Classical education has a marketing problem.
Across the nation, schools that use a classical curriculum—one that emphasizes traditional methods of teaching the basics and a knowledge of ancient literature—are producing remarkably well-educated students. (For an example of a classical curriculum, check out this school near the Intellectual Takeout offices.)
Yet, at the same time, these schools still only cater to a small portion of the population. That’s in part, I think, because of the adjective “classical” that has been affixed to this style of education by its enemies. For most of the West’s history classical education was simply known as “education”. Now that it’s known as “classical,” it’s associated in most of the public’s minds with being “nostalgic,” “irrelevant,” “useless” to modern society, and an obstacle to progress.
But according to former Harvard professor Bernard Knox (1914-2010), nothing could be further from the truth about the classics. In particular, of the Greek classics he writes:
“[I]t is strange to find the classical Greeks today assailed as emblems of reactionary conservatism, of enforced conformity. For their role in the history of the West has always been innovative, sometimes indeed subversive, even revolutionary.”
Knox then offers some of the following examples:
– The translation of Arabic versions of Aristotle into Latin had a powerful influence on scholastic philosophy and Christian theology in the Middle Ages.
– The revival of interest in neglected Latin and newly-discovered Greek classics led to the Renaissance—“that age of renewed intellectual and scientific inquiry, of exploration and colonization.”
– Greek was a favorite area of study of the leaders of the Reformation.
– Thomas Hobbes, the father of modern analytic philosophy and the author of the Leviathan, began his career with an English translation of the Greek historian Thucydides, and later published verse translations of the Iliad and Odyssey.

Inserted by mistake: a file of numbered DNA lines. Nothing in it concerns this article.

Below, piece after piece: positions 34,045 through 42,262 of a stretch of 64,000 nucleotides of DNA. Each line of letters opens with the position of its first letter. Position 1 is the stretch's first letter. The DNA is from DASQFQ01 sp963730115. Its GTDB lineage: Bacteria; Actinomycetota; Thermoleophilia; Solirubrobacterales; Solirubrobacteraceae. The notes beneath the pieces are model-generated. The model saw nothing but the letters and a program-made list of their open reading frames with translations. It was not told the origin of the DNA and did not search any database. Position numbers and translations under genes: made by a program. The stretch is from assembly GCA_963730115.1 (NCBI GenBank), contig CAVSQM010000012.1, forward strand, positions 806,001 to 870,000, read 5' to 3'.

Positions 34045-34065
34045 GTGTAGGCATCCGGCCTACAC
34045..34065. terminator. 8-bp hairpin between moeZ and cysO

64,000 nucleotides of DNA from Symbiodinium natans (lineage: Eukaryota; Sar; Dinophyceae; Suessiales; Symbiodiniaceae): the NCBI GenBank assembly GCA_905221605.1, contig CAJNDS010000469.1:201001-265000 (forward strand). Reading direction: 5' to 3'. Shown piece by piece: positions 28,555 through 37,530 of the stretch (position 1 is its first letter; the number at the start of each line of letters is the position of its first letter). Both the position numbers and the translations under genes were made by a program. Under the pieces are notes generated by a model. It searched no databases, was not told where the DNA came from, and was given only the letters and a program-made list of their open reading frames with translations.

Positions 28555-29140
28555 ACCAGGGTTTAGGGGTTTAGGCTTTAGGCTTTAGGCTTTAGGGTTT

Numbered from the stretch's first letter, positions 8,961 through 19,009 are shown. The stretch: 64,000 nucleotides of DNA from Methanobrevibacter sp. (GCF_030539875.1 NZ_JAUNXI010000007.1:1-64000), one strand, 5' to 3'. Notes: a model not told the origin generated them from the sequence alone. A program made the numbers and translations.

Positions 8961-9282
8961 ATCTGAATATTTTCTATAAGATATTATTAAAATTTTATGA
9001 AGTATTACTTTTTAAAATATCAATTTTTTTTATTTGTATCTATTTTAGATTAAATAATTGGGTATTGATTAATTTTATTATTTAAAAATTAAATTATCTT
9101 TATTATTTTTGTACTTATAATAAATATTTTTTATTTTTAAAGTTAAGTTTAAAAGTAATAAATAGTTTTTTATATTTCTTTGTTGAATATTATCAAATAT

– The French Jesuit Gassendi’s presentation of the atomic theory of Epicurus “was to have an immense influence on modern atomic theory.”
– Before Friedrich Nietzsche upended much of recent Western philosophy, he was the chair of Classical Philology at the University of Basel.
“All through the history of the West the Greeks have continued to spur innovation; the contact of the modern mind with the ancient has time and again resulted in a renewal or (Nietzsche’s phrase) reversal of values.”
Out of a desire to be “progressive,” the trend in modern schools is to dramatically limit students’ exposure to ancient works and classical languages. But the fact is that progress in the West has always been catalyzed by these very things!
Most people today feel that the West is in decline. If Western civilization is to halt the decline and experience renewal in the coming years, I believe it must also be through a rediscovery of the past and a creative application of it to the present.